Following your screening interview, the Home Office may also send you an asylum questionnaire, asking further questions about your background, such as:

    • Why you fear persecution if you go back to your home country
    • What happened to you in your home country, and when it happened
    • How you entered the UK
    • Which countries you passed through while coming to the UK etc.

    It is crucial to fill in this questionnaire diligently, and return the completed questionnaire to the Home Office within the stipulated deadline. It is advisable to ask for legal help at this stage if you have not already. Please call at +44 (0)333 305 9375 today to speak to one of our legal team members.

    Evidence/Information Required During Your Asylum Interview

    After reviewing your information provided during screening and in the questionnaire (if you have received one), if the Home Office decides that your case can be considered in the UK, they will appoint a caseworker to your asylum claim, who will have a substantive asylum interview with you.

    You will be required to submit your documentary evidence, and any other information as may be relevant, at this stage for yourself and your dependent family members (i.e. your spouse/civil partner and children below 18 years of age) who are applying with you.

    The supporting documents include (but are not limited to):

    • Your original passport and/or any other travel documents
    • Your original birth certificate
    • Your original identification documents, e.g. national identity cards, marriage certificates, school records etc.
    • Evidence of any medical or psychological issues
    • Any document that can establish the genuineness of your claim for asylum in the UK, for example:
      • Your own testimony
      • Witness statements
      • Any published article in the national or international media about your case, or about the general situation in your country
      • Medical reports and/or evidence of same-sex relationships if you are claiming asylum as a member of the LGBT community
      • Membership of any organisations related to your racial identity, religious belief, political opinion or gender identity, or evidence of any activism in support of your cause
      • Information regarding any adverse laws, policies and/or customs in your home country against your racial identity, religious belief or practice, political or social opinion, gender identity or sexual orientation etc.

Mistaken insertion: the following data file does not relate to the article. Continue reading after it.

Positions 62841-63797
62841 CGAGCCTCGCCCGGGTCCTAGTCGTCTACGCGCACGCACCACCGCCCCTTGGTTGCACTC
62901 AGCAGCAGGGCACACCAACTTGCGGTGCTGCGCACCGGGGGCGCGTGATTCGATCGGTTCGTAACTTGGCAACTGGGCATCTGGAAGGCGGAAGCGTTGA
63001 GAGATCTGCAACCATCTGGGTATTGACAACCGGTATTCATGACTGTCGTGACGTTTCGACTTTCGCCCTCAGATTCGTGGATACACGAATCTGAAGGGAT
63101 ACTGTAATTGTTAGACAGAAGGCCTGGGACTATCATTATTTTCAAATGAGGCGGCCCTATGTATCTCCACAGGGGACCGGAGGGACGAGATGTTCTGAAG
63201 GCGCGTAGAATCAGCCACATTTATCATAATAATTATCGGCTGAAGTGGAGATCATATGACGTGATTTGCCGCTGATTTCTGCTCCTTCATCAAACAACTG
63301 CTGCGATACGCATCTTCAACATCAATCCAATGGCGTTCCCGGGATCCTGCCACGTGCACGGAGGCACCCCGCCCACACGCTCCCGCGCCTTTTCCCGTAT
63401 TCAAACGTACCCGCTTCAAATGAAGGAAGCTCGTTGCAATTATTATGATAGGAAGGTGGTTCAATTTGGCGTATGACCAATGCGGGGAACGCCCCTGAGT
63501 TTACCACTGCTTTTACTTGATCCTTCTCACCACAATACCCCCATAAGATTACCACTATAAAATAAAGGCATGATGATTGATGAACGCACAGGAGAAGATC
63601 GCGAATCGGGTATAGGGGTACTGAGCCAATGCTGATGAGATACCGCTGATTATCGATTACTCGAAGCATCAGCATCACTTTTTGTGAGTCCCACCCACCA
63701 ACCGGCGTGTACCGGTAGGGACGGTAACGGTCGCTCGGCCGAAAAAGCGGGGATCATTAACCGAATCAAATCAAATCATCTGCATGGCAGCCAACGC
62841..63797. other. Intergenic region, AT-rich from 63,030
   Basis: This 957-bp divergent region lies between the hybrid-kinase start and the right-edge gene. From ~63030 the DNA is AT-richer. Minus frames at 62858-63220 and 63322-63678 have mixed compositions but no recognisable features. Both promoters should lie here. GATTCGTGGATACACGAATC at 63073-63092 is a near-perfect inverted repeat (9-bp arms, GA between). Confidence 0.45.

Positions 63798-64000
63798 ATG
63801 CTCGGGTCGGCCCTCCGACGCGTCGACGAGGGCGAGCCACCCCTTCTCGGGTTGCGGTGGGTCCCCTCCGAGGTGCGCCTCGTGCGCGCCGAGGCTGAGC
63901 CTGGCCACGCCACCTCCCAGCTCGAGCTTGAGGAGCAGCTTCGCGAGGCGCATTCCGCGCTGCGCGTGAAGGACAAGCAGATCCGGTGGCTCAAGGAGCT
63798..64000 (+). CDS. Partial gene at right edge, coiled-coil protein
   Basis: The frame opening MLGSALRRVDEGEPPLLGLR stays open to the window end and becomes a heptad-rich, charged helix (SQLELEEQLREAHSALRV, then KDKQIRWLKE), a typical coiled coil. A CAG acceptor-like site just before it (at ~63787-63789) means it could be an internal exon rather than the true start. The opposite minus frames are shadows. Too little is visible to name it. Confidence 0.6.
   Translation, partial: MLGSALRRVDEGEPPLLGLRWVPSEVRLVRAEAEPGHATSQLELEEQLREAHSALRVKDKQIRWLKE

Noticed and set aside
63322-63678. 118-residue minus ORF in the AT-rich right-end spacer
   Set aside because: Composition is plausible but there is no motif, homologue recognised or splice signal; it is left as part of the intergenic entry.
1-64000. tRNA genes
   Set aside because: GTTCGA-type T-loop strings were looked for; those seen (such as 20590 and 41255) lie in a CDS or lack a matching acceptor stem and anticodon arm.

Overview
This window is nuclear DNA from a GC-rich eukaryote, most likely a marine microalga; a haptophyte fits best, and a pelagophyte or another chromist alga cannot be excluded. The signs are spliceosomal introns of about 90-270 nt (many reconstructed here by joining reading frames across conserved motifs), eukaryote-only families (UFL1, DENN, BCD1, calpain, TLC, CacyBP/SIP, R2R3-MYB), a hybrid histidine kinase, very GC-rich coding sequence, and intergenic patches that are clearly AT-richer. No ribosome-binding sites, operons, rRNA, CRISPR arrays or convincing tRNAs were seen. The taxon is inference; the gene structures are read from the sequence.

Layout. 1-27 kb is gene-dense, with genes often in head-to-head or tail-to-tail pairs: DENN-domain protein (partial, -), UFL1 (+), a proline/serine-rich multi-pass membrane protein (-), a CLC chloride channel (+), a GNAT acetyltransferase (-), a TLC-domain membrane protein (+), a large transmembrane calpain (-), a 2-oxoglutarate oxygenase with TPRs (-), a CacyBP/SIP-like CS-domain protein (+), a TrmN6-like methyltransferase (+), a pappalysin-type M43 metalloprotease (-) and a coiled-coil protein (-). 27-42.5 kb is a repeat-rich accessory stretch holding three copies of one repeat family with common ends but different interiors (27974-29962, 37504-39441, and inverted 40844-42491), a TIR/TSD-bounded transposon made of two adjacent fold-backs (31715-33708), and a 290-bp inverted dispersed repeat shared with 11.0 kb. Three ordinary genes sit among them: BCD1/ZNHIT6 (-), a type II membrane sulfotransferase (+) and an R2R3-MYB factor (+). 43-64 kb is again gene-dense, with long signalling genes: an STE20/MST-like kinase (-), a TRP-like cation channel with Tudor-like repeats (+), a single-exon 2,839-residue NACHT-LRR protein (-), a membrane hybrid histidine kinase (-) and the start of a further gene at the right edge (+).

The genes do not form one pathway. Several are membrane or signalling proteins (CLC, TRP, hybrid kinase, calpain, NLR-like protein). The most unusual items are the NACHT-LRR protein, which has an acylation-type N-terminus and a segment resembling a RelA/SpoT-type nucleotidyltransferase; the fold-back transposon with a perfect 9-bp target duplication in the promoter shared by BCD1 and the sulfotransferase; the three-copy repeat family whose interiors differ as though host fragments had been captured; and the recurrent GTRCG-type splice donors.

Moreover, if you are staying in the UK at the time of your application (i.e. you are not asking for asylum when you are entering the UK), you will need to submit your UK proof of address. Depending on your living situation, you may submit any of the following documents:

    • If you have your own accommodation in the country, please provide UK documents with your full name and residential address, for example:
      • Bank statements
      • Housing benefit book
      • Local council tax notices
      • Tenancy agreement
      • Utility bills etc.
    • If you are staying in the UK with a host, please provide:
      • A letter from your host confirming that you have their permission to stay at their residence, which must be dated within the last three months
      • Documents mentioning the full name and address of your host, such as council tax notices, tenancy agreement, utility bills etc.

    Foreign nationals whose countries are at war or undergoing armed conflicts, may have difficulty to arrange for the supporting documents. The Home Office usually shows some leniency when it comes to document requirements in such cases.

    Otherwise, the onus is entirely on the applicant to prove the veracity of their asylum claim in the UK and ensure that all information provided in support of their claim is accurate to the best of their knowledge.

    Any misinformation or false document will jeopardise your asylum claim in the UK, and you may be detained and subsequently deported to your country of origin.

    Please also note that the above list of documents is not exhaustive by any means. Your caseworker may ask you to submit further evidence. It is advisable that you provide as much information as possible that helps prove the genuineness of your claim, to increase your chances of receiving a positive decision.